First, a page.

Dakota tires and traction

My 1993 Dakota 2wd has poor traction. The tires are Bridgestone Dueler A/T with about 15000 miles on them.
I have two traction challenges:
I have had to be towed several time this year when I became stuck while
driving in the pasture.
Winter driving with any snow or ice at all is scary.
It seems to me that tires good for mud the off the road would be bad for snow or ice.
So, I am looking for a compromise or maybe two sets of tires.
I will appreciate any suggestions.
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Two different applications require two different types tires imo.
Blizzak as a dedicated snow/ice tire. Whatever for a mud tire.
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Suddenly, without warning, DLC exclaimed (1/5/2011 5:06 PM):

I have Michelin LTX M/S tires on my 2001 Dakota 4x4, as recommended by this group a few years ago. I've always been very happy with them.
I understand the LTX M/S2 might be even better, from reviews I've read.
Mine have about 45k miles on them, and enough tread left to get at least that again. Not cheap though, I paid $111 per tire back in, I think, 2005.
jmc
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I'm thinking that where you have a 4x4 and his is 2wd he will need all the bite and adhesion he can get.
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Full snow-only tires on all four corners, add some weight in the rear (say about 500 lb of sand). That's *snow tires* not all-weather tires. Those tires with a really agressive tread pattern.
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Face it, no matter what tire you have or buy is going to be perfect for Every anything. So, your needs have to be weighted... unless you have money to A, have a vehicle all setup for each type of condition, B have tires in the garage and the where with all to change them as you see the weather, or C, just drive more carefully with tires that solve the most common condition you use the truck for? You aren't rip roaring across the pasture, use chains maybe? I have, but my older truck had locking differential and only had to use chains one year, while in the mountains of CO... should have used them a couple times feeding cows though, the ONE year we got real amounts of snow (in the 80's) lol.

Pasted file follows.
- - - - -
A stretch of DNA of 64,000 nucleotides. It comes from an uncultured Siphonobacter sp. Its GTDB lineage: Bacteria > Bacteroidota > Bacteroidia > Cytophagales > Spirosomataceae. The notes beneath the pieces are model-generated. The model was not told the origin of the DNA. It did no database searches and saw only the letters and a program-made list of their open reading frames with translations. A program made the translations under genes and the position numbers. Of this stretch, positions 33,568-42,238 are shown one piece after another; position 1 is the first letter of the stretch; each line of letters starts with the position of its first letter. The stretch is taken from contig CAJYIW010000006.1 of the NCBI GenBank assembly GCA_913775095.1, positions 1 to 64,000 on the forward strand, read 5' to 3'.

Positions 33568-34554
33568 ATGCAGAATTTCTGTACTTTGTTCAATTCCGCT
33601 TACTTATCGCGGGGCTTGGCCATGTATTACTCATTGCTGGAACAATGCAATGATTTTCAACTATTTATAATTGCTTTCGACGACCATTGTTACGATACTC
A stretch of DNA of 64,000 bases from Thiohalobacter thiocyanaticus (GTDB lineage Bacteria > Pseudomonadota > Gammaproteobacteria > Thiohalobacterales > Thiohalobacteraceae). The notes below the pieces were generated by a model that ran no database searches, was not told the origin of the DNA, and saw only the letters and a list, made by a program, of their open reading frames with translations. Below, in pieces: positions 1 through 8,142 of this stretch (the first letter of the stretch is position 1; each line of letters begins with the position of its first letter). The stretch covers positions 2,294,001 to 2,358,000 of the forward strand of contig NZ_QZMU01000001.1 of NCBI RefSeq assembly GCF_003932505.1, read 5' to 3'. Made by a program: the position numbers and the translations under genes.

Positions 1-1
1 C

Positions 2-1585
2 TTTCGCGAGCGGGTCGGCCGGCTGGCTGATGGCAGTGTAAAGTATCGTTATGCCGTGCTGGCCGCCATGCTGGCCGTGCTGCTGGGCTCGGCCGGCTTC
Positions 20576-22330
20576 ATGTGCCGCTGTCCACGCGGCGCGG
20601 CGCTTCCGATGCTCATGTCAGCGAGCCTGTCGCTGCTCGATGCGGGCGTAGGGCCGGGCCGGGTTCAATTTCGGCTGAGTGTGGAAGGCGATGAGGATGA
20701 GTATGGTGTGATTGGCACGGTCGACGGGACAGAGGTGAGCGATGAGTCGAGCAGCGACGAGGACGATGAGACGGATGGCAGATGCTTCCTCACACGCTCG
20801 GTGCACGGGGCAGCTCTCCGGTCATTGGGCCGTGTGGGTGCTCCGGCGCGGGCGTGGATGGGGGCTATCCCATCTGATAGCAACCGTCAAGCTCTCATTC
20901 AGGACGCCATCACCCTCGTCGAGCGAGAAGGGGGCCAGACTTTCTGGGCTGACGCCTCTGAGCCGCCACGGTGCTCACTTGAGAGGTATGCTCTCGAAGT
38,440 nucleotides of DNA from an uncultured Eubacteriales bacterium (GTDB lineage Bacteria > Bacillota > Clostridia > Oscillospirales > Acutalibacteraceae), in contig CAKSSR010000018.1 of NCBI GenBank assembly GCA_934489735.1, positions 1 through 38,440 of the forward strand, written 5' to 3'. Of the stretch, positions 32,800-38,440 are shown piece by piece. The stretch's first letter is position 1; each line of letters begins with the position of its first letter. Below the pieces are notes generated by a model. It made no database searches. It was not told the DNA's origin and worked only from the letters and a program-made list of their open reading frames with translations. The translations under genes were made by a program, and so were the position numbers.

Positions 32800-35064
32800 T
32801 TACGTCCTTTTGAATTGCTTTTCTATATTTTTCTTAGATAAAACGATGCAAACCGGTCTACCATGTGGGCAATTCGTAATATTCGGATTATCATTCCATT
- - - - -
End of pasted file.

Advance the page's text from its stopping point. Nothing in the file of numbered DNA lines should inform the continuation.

I would and DO myself have nice big lug tires, ice is a factor in life at most 2 maybe 4 days of the year? some years maybe double that? these tires seem to dig through lots of hard pack snow, which again is a condition of maybe 14 days a year out of 255? on those days you drive slower and much more careful. as for me (and you?) Pasture driving is 250 days of 255 days, so that is how I figure it.
Also note: I wish I could have a tire fairy, change tires for rain, snow, Ice, or mud. But you know, most of us cant. I also KNOW: Sure these tires wont let me shoot off a cloverleaf at 70 MPH in traffic on perfectly sunny day neither, nor icy weather, without losing traction, neither will "Blizzyaks" in ice or perfect weather... So how much you wanna pay out for those scuba diving gear while living in Montana or you know, no where near the ocean... (yeah it might flood someday?)
but hey, if it could, the truck will probably roll over 1st anyhow. <VBG>
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Why don't you put screws in them like Jodi did with her's? . Just don't put them in the sidewalls.
beekeep
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If I had 15000 miles on mine they would be almost bald.
My 93 I always added some weight in the back, at least 300 lbs. My positraction or anti slip still works good. There was an issue way back about adding additive, but mine works. I got stuck last year on the side of the house in mucky grass, not very steep at all. Its not for that. When your tires are too big, especially in the front, thats bad.
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